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Ropes & Gray Attorneys Submit Friend-of-the-Court Brief on Behalf of the Organization of American Historians and 47 Prominent Historians, Challenging Trump Administration Ban on Transgender Individuals’ Service in the Military

Tags: Pro Bono

Ropes & Gray filed an amicus brief in the U.S. Court of Appeals for the District of Columbia Circuit in Jane Doe 2 et. al. v. Donald J. Trump, on behalf of the Organization of American Historians and 47 distinguished individual historians of the military, national security, and foreign relations who are affiliated with a diverse array of prominent academic institutions across the country. The brief supports the plaintiffs in Doe 2 v. Trump, who are current and prospective military servicemembers who are challenging the Trump administration’s near-total ban on military service by transgender individuals.

Citing historical scholarship, the brief argues that the United States military has a long history of excluding from its ranks entire categories of people, with military authorities justifying this discrimination by referring to concerns over efficiency, effectiveness, unit cohesion, and readiness. It explains that the U.S. military also has a long history of successfully integrating previously excluded categories of people, and that the historical record consistently shows that, after the military has stopped a discriminatory personnel practice, its leaders come to champion the formerly excluded groups and to cite their contributions to enhancing military readiness.

Using historical observations, the brief concludes that allowing transgender Americans to serve in the U.S. military would comport with a historical pattern of inclusion of previously discriminated-against groups. It further argues that military’s history of justifying discrimination by citing concerns over military effectiveness should lead the court to treat skeptically the government’s current request for deference to military leaders’ judgment. The brief finally notes that, less than three years ago, after a period of careful review, the then-Secretary of Defense and other military leaders concluded that increasing opportunities for transgender individuals to serve in the military would not pose an unacceptable threat to military readiness or unit cohesion.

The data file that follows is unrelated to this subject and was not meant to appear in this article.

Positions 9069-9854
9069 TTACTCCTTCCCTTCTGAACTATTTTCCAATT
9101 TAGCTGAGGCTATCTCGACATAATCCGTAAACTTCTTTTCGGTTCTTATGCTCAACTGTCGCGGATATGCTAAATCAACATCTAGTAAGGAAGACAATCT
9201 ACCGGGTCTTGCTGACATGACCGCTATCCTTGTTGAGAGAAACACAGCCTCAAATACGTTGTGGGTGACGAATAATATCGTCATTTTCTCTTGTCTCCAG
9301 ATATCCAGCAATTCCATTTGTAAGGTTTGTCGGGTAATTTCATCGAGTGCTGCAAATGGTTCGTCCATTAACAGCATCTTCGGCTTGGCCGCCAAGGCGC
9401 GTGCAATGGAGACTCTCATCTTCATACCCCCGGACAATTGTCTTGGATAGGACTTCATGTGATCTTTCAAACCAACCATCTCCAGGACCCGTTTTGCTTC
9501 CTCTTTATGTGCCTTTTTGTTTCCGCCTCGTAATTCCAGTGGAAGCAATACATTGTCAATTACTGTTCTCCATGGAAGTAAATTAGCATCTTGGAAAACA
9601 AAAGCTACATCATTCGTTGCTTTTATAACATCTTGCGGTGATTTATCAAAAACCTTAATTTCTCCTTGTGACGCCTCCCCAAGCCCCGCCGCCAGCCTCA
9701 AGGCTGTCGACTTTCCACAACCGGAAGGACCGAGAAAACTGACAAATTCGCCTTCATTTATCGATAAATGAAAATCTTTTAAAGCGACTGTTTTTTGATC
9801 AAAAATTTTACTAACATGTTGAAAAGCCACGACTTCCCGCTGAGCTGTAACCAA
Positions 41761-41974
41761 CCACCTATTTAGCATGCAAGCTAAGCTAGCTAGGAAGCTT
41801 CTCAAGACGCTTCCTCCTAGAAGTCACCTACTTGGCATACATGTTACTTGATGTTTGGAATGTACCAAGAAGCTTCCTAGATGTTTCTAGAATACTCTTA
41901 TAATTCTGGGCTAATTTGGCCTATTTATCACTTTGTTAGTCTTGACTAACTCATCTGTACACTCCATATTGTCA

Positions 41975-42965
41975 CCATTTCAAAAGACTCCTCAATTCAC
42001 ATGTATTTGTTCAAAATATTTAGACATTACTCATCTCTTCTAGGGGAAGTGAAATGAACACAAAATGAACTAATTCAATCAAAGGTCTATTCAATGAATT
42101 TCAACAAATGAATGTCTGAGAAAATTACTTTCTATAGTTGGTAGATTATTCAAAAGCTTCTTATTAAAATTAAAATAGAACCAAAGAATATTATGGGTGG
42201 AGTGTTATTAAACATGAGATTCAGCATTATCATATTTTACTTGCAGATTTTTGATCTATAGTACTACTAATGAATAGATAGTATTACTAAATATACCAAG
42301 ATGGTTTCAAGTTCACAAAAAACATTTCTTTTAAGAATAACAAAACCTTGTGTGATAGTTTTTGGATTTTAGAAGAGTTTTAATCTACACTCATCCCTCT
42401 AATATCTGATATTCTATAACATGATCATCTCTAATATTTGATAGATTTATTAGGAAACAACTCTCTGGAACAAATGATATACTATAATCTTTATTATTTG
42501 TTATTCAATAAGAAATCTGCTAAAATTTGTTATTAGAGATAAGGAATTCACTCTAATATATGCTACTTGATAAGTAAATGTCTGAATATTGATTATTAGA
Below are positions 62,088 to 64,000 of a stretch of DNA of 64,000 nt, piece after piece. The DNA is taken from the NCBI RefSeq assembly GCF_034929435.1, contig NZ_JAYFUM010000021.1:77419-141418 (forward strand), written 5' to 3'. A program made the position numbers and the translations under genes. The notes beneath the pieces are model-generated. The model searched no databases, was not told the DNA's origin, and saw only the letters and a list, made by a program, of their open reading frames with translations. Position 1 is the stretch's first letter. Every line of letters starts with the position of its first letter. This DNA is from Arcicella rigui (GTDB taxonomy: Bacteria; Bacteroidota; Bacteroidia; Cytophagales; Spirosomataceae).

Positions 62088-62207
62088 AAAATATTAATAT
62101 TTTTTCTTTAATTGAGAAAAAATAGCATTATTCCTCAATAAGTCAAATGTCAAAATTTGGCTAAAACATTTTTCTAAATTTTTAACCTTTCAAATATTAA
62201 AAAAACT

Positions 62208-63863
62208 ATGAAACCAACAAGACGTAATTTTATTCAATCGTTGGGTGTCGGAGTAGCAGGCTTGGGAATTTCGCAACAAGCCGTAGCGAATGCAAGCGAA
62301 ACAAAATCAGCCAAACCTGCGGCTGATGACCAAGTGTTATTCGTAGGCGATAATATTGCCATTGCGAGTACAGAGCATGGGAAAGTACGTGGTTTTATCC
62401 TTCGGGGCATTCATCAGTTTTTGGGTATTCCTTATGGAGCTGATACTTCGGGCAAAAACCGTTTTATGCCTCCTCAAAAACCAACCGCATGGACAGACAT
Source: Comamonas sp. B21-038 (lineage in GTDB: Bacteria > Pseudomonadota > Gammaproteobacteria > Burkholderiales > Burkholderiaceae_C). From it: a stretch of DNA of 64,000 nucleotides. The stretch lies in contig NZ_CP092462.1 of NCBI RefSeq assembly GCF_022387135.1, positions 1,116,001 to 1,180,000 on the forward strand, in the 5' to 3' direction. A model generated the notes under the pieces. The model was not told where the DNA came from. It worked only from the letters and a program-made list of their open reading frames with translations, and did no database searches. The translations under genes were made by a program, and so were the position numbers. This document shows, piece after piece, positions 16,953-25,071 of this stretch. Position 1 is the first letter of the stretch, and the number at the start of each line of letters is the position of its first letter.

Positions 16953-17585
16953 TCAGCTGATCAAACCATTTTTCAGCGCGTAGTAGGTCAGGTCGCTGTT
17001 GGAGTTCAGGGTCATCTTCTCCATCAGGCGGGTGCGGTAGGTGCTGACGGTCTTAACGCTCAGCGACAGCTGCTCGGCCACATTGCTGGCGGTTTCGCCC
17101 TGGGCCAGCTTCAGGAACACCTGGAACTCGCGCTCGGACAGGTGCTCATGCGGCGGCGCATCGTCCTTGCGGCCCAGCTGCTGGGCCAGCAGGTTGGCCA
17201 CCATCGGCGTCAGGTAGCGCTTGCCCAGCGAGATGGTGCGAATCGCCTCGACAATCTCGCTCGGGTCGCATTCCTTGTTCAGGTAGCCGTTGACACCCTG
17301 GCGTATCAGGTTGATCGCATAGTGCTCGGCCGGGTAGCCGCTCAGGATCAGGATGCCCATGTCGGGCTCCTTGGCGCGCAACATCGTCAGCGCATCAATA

“History shows clearly that the military has, in the past, discriminated against groups of Americans — African Americans, immigrants, women, and gay and lesbian people — and has done so on the basis of specious arguments about these groups’ detriment to military effectiveness and readiness,” said Jennifer Mittelstadt, Professor of History at Rutgers University, who is among the historians filing the amicus.

“In fact, the military over time has come to view service by African Americans, immigrants, women, and gay and lesbian Americans as essential. The Trump administration’s treatment of transgender Americans does not comport with the historical trends in the military and thus poses a threat to historical understanding, as well as military effectiveness,” said Ronit Stahl, Assistant Professor of History at the University of California – Berkeley, who is also among the historians filing the amicus.

“The military has only recently fully recognized the value of gay and lesbian servicemembers, which marked an important turning point in history,” said Douglas Hallward-Driemeier, appellate & Supreme Court partner, Ropes & Gray. “History reaffirms what we already know: transgender individuals make important contributions to our national security and should not be left behind.”

The Ropes & Gray team includes Mr. Hallward-Driemeier, labor & employment partner Douglas Brayley and associate Irina Finkel.

The full amicus brief is available here.

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